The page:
With this new direction from the IRS, our Personnel Department is already working with Payroll to figure out the quickest way to stop taxing. They will also provide detailed information on how to file a claim for a refund from the IRS as soon as that information becomes available.

When we announced a little over a year ago that the City was joining an amicus brief challenging the constitutionality of the federal “Defense of Marriage Act”, I never expected that we would come so far so fast. In the past year our state and others across the nation voted in marriage equality. The president of the United States declared his support for same-sex marriage rights for the first time. The U.S. military ended the discriminatory Don’t Ask Don’t Tell policy. DOMA was struck down. Proposition 8 in California was struck down. And now even our tax code is catching up with the rising tide of equality.

Of course we have a long way to go. LGBTQ people at home in our community still face discrimination and even violence for being who they are. In many places in the world, things are getting worse for LGBTQ people, not better. There is a lot of work ahead of us. But I’d like to take this moment to honor the hard work of LGBTQ activists and their allies who have brought us so far on the road to equality in such a short period of time.

Now let’s get back to work.

Posted by: Mayor Mike McGinn

August 30, 3:50 PM click here to comment > 1

City to provide free drop-in activities at community centers for some Seattle public school students in event of school strike

The City of Seattle today announced it will open and staff drop-in activities at 20 designated community centers for Seattle Public Schools students on free and reduced lunch from Kindergarten to 8th Grade if a strike delays the opening of Seattle Public Schools. The free program will operate from 8:00 a.m. to 5:00 p.m. beginning Thursday, September 5 and include supervised recreation activities, with an anticipated supervision ratio of 20 children to 1 adult leader. Seattle Parks and Recreation and the Associated Recreation Council will staff these sites.

“I urge the district and the teachers to do what it takes to reach an agreement and ensure our students are in the classroom on Wednesday,” said Seattle Mayor Mike McGinn. “If they do not reach an agreement, we are able to provide some drop-in services for the students most in need, but our capacity is limited.”

Due to space limitations, eligible students will be accepted as space permits each day. All students must have a completed registration form, which can be obtained at open community centers starting this weekend, at the community centers the day of the drop-in service, or online at http://www.seattle.gov/parks. A registration form still must be printed and brought to the community center if registration has been done online. Parents can secure a spot for their child in advance by going to https://class.seattle.gov/parks/Start/Start.asp beginning Saturday morning at 9:00 a.m., but those spaces will not be held past 9:00 a.m. each day of the drop-in service.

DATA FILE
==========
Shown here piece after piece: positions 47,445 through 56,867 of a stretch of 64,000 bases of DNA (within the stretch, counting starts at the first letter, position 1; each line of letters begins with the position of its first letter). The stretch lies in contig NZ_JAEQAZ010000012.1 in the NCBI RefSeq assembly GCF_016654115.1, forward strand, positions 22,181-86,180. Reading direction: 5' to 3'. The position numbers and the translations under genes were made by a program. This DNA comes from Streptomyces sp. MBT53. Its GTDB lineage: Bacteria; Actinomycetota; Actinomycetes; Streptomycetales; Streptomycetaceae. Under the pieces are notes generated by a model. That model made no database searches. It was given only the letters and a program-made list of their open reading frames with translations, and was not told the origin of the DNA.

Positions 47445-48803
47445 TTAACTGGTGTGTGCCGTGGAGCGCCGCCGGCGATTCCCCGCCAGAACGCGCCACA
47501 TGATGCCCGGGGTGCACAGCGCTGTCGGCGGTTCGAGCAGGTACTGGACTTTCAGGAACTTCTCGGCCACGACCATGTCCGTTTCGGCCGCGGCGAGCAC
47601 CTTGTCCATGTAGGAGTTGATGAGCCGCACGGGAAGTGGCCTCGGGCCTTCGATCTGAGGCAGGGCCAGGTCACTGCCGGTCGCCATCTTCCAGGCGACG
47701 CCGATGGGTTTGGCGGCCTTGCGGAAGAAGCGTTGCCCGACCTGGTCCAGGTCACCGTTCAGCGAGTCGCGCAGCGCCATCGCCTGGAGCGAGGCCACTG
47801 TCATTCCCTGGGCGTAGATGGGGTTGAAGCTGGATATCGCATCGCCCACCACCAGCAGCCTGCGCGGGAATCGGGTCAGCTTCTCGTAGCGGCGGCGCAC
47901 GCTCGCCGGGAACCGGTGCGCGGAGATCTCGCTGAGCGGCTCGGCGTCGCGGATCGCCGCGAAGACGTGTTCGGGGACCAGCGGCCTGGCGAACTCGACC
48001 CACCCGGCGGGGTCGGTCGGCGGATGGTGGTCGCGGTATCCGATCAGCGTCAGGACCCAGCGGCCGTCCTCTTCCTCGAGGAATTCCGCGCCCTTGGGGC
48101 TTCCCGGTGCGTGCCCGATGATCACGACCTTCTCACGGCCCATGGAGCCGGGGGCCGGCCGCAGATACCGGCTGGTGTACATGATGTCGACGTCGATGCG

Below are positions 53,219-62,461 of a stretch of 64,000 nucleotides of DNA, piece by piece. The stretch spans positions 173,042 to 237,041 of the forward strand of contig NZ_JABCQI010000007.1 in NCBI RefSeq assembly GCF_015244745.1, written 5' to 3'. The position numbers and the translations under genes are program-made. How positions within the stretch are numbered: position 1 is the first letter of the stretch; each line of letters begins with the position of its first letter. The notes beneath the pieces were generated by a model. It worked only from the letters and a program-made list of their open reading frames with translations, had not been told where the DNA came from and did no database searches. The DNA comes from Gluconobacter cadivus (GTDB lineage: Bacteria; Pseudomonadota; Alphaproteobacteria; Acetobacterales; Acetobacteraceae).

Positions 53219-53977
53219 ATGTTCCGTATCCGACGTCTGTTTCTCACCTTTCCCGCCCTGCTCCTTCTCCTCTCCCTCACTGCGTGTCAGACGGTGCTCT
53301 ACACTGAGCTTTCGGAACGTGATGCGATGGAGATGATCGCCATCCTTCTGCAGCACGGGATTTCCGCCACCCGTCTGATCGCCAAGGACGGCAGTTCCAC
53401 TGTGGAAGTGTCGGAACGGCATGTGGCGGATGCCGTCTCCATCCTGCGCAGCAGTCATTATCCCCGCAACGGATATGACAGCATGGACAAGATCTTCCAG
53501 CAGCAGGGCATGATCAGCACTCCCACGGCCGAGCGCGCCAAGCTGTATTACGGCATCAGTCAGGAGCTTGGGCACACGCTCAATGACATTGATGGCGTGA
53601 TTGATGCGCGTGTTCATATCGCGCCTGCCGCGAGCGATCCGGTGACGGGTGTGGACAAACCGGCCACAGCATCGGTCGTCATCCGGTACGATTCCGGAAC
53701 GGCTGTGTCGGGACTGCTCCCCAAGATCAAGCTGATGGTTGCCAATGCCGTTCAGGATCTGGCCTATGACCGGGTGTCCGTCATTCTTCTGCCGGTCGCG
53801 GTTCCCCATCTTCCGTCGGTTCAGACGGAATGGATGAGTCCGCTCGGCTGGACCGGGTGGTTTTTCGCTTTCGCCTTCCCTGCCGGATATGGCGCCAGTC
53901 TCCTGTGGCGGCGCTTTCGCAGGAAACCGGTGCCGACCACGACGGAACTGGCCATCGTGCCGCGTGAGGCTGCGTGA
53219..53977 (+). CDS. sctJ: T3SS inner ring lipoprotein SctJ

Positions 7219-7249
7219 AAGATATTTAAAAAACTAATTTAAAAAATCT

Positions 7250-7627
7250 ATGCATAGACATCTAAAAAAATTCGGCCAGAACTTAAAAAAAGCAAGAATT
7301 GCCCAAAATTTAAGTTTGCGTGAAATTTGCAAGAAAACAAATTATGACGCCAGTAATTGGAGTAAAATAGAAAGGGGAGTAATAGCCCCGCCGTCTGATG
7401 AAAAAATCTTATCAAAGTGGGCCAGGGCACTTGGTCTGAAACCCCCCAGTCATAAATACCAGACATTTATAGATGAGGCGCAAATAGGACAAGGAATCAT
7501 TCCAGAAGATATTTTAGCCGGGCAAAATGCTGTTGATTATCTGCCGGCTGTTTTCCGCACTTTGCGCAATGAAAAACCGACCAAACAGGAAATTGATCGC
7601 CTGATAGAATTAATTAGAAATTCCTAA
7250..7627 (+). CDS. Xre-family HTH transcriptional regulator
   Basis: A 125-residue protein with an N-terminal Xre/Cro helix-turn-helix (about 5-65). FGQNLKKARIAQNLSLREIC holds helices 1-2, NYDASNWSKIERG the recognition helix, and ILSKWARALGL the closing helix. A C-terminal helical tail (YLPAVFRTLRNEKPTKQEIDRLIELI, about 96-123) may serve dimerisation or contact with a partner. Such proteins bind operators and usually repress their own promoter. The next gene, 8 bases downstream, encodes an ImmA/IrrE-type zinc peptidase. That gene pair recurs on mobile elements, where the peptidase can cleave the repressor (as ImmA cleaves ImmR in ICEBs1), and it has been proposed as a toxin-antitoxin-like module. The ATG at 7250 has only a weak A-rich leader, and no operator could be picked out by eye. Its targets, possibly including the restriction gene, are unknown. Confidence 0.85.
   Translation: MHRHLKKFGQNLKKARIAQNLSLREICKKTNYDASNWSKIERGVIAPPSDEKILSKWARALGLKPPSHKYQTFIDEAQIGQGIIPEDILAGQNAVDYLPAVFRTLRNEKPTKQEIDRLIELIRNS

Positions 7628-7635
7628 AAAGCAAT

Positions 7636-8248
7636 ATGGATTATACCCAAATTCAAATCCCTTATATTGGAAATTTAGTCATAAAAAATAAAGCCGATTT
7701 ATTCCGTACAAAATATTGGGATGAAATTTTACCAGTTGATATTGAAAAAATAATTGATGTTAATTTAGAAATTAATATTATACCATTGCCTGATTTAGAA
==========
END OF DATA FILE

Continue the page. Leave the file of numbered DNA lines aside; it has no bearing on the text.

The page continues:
Parents are asked to drop off eligible children by 9:00 a.m. each day. Once signed in, children will only be released to the authorized contacts listed on the registration form (identification is required). Parents are also asked to drop off a sack lunch with their child each day if possible. Breakfast, drinks, and snacks will be provided to all students, and lunch will be provided to those students who are unable to bring their own.

The drop-in activities will be available at the following community centers:

  • Alki, 5817 Southwest Stevens Street
  • Ballard, 6020 28th Avenue Northwest
  • Bitter Lake, 13035 Linden Avenue North
  • Delridge, 4501 Delridge Way Southwest
  • Garfield, 2323 East Cherry Street
  • Hiawatha, 2700 California Avenue Southwest
  • High Point, 6920 34th Avenue Southwest
  • Jefferson, 3801 Beacon Avenue South
  • Loyal Heights, 2101 Northwest 77th Street
  • Magnolia, 2550 34th Avenue West
  • Magnuson, 7110 62nd Avenue Northeast
  • Meadowbrook, 10517 35th Avenue Northeast
  • Miller, 330 19th Avenue Northeast
  • Northgate, 10510 5th Avenue Northeast
  • Queen Anne, 1901 First Avenue West
  • Rainier, 4600 38th Avenue South
  • Ravenna-Eckstein, 6535 Ravenna Avenue Northeast
  • South Park, 8319 8th Avenue South
  • Van Asselt, 2820 South Myrtle Street
  • Yesler, 917 East Yesler Way

This service would be available until Friday, September 13, unless a strike ends and school begins before that date. If a strike continues beyond September 13, the City will examine its ability to continue providing this service.

Parks will also retain the summer Teen Center hours until school resumes in order to provide some daytime drop-in activities for teens. Geographically located Teen Centers are Meadowbrook, Garfield, and Southwest. Hours will be from noon to 8:00 pm on days when school is not in session due to a strike. Parks will also have regular Late Night programs at the following geographically based Community and Teen Centers: Bitter Lake, Delridge, High Point, Garfield Teen Center, Meadowbrook Teen Center, Rainier, Rainier Beach, Southwest Teen Center, South Park, and Van Asselt.